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I have to compare two dates in if/else, the current date and the predefined date (let's say 1 Jan 2011). This was supposed to be simple, but I can't find the way to set the predefined date something like:

Java.util.Date date = new Date("2011-01-01");

How to compare two dates? I really don't know why it's so complicated to do.

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Compare two dates in Java –  Jonathon Faust May 4 '11 at 17:32
@Jonathon: I don't think so. The OP here wants to know how to construct the predefined date. –  Matt Ball May 4 '11 at 17:36
Agreed, too hasty on my part. I would retract if I could and simply link to it since it's still useful and relevant. –  Jonathon Faust May 4 '11 at 17:36
Date objects have the after(...) and before(...) methods. The current date can be obtained by just creating a new Date(). To get a date from String, use SimpleDateFormat. Else use the calendar method like Matt Ball mentions. –  Java Drinker May 4 '11 at 17:56

3 Answers 3

up vote 7 down vote accepted


import java.text.SimpleDateFormat;
import java.util.Date;


Date today = new Date();
Date predefined = new SimpleDateFormat("yyyy-MM-dd").parse("2011-01-01");

if(today.equals(predefined)) {
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This worked, thanks!!! –  sandalone May 4 '11 at 19:40

Use java.util.Calendar.

Calendar cal = Calendar.getInstance();
cal.set(Calendar.YEAR, 2011);
cal.set(Calendar.MONTH, 1);
cal.set(Calendar.DATE, 1);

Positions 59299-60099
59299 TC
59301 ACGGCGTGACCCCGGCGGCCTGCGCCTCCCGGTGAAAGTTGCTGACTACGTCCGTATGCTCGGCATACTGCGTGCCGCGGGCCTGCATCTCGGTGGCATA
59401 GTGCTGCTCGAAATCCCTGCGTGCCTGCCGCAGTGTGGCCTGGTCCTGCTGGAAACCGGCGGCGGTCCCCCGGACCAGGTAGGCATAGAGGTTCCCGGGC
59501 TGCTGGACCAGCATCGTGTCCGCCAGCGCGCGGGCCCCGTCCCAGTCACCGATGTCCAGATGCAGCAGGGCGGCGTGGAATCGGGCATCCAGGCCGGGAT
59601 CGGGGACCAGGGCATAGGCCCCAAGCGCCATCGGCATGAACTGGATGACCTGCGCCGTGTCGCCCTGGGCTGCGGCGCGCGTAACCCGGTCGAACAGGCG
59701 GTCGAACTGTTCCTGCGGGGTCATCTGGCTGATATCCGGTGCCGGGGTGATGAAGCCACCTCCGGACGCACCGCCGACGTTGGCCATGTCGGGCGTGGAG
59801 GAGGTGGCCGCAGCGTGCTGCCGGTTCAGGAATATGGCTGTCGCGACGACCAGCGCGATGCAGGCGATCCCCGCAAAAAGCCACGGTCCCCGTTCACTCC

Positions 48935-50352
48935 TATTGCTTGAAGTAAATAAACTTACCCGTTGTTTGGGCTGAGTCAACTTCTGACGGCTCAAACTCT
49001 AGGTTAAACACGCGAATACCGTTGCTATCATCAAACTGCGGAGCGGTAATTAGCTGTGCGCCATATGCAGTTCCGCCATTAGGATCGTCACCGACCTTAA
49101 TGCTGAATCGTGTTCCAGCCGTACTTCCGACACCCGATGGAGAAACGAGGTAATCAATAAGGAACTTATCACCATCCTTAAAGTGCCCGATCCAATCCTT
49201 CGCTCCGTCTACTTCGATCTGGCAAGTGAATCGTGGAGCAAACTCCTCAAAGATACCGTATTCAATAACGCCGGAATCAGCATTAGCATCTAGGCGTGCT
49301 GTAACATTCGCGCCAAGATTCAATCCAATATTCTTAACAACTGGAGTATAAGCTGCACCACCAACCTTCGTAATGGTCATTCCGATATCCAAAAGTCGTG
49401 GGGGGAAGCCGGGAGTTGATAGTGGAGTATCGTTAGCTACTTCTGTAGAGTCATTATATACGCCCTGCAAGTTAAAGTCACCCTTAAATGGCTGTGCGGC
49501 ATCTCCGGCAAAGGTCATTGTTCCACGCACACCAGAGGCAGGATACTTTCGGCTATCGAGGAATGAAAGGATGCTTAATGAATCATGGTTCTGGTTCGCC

Date predefined = cal.getTime();

Date now = new Date();

if (now.after(predefined))
    // do something
    // do something else

or use JodaTime.

How to compare two dates? I really don't know why it's so complicated to do.

Because calendars/dates/times are really hard to get right, and the Java implementation of Date (and, in part Calendar) is an utter train wreck.

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Thanks very much for such detailed reply. I learned from it. However, I myself thought of doing it via Calendar object, but I fing it's much simpler to do it via SimpleDateFormat object. I've already tried with the same object in my code, but I did not use the parse() method. I will add plus to your reply, but I will mark the upper one as the answer. –  sandalone May 4 '11 at 19:43
@askmo: no problem. Just an FYI, another good option with DateFormat is using the static factory methods, like DateFormat.getDateInstance(DateFormat.SHORT).format(...) –  Matt Ball May 4 '11 at 19:54
Thanks. I am aware of that method, but my problem was because I did not use the parse() method. –  sandalone May 4 '11 at 20:19
@askmo: yes, my apologies - I meant DateFormat.getDateInstance(DateFormat.SHORT).parse(...) not ...format(...)! –  Matt Ball May 4 '11 at 20:48



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This does not solve the comparison with a predefined date –  sandalone May 4 '11 at 19:25
Of course it does –  rds Dec 1 '11 at 20:31

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